In my opinion, any romantic insinuations were referred to in a charmingly and discreet manner.  Although this book does not always follow the social protocol, instead of taking leaps in many directions, the content delivers great entertainment. The sparkling gems of dry wit were fabulous and plenty to be had!  Oddly enough, there will most assuredly be reviews all over the chart for this writing, depending on the different perspectives from multi-faceted readers.

    I listened to this incredible story through Hoopla, which I access through my local library. It is thrilling when I discover a series I enjoy in audio as much as I did this one, by the talented and versatile narrator, Susan O'Malley.

    Elizabeth Peters is quite the storyteller and expresses herself so dramatically that it captures the reader's attention and compels them to journey on. Just when you may begin to feel a little lost or bored, her personal outburst will recapture your attention, or she might strike someone with her trusty umbrella, defend those she loves with her pistol, or slash away at whatever offends.   I was delighted with the notes within the book to the reader to explain what the author was trying to convey.  I hope you enjoy this experience as much as I did!

    You may be interested in more of this author's many other novels in the future.  She writes under her pen names Elizabeth Peters, Barbara Michaels, and her real name - Barbara Mertz.

    ..

  • Pamela

    This book is definitely a change of pace for Peabody and Emerson. Instead of being set in Egypt, like the first four books in the series, this one takes place in London, though the mystery still centers around Egyptology.

    Ramses became infinitely more interesting to me in this book. Before he was a fun sort of curiosity, but now i'm taking him much more seriously as a character. His cousins? Are horrid.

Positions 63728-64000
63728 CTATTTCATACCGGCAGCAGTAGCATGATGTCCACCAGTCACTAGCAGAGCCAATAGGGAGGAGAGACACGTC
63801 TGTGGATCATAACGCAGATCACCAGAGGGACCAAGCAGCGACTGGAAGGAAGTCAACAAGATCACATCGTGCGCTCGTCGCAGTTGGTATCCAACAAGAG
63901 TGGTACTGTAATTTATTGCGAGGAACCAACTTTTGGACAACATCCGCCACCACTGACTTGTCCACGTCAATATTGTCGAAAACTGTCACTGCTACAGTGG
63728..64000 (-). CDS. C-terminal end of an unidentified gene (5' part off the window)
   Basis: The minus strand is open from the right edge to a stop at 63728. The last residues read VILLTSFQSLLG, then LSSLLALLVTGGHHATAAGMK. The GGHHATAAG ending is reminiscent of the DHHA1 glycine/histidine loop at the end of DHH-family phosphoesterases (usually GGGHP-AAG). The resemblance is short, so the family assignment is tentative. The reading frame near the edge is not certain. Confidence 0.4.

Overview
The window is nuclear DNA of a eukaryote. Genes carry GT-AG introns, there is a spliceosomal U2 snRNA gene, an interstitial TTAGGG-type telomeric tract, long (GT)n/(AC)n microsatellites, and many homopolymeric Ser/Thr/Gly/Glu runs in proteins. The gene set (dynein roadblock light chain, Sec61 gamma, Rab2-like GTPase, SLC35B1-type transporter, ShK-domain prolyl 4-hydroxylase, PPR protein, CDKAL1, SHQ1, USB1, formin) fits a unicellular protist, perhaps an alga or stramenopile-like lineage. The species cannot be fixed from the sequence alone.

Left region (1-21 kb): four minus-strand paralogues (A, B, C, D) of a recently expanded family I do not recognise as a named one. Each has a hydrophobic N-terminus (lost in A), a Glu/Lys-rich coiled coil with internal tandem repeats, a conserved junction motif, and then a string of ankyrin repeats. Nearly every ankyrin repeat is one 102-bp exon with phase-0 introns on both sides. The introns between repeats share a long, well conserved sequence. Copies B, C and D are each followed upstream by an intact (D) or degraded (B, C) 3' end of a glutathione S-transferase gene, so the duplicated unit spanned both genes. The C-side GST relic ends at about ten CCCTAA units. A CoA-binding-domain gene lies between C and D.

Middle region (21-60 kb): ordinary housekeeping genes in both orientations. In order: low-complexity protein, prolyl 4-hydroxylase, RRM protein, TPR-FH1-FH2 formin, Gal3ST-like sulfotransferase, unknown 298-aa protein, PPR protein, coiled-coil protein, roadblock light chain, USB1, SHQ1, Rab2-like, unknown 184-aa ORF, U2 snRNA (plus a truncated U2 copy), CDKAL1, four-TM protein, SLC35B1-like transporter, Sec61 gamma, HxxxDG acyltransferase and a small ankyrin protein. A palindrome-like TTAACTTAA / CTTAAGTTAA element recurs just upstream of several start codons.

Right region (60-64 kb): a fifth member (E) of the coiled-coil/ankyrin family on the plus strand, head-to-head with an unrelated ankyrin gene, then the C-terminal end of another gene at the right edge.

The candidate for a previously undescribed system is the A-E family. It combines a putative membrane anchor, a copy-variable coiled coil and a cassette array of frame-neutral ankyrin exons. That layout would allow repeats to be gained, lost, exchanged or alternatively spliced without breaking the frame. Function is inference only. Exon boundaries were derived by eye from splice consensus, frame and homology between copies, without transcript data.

I particularly liked the insertion of jealously on the part of both Peabody and Emerson. It's

    This book is definitely a change of pace for Peabody and Emerson. Instead of being set in Egypt, like the first four books in the series, this one takes place in London, though the mystery still centers around Egyptology.

    Ramses became infinitely more interesting to me in this book. Before he was a fun sort of curiosity, but now i'm taking him much more seriously as a character. His cousins? Are horrid.

    I particularly liked the insertion of jealously on the part of both Peabody and Emerson. It's about time we had a little conflict in their otherwise fantastic relationship, heh.

    The mystery itself was great; I actually gasped when the villain was revealed.

  • Jenifer

    "Never, I venture to say, has there been a more suitable ambience for eerie adventure than the reeking murky muddy streets of dear old London..."

    I love Amelia Peabody. I especially love Barbara Rosenblat, the distinguished english voice of Amelia. She can (and does) inject innuendo, sarcasm, indignation or whatever she wants into any sentence.

    The plots are good, but I read for the characters. Amelia, whose "brain works to swiftly to be organized", her darling Emerson that "magnificent specimen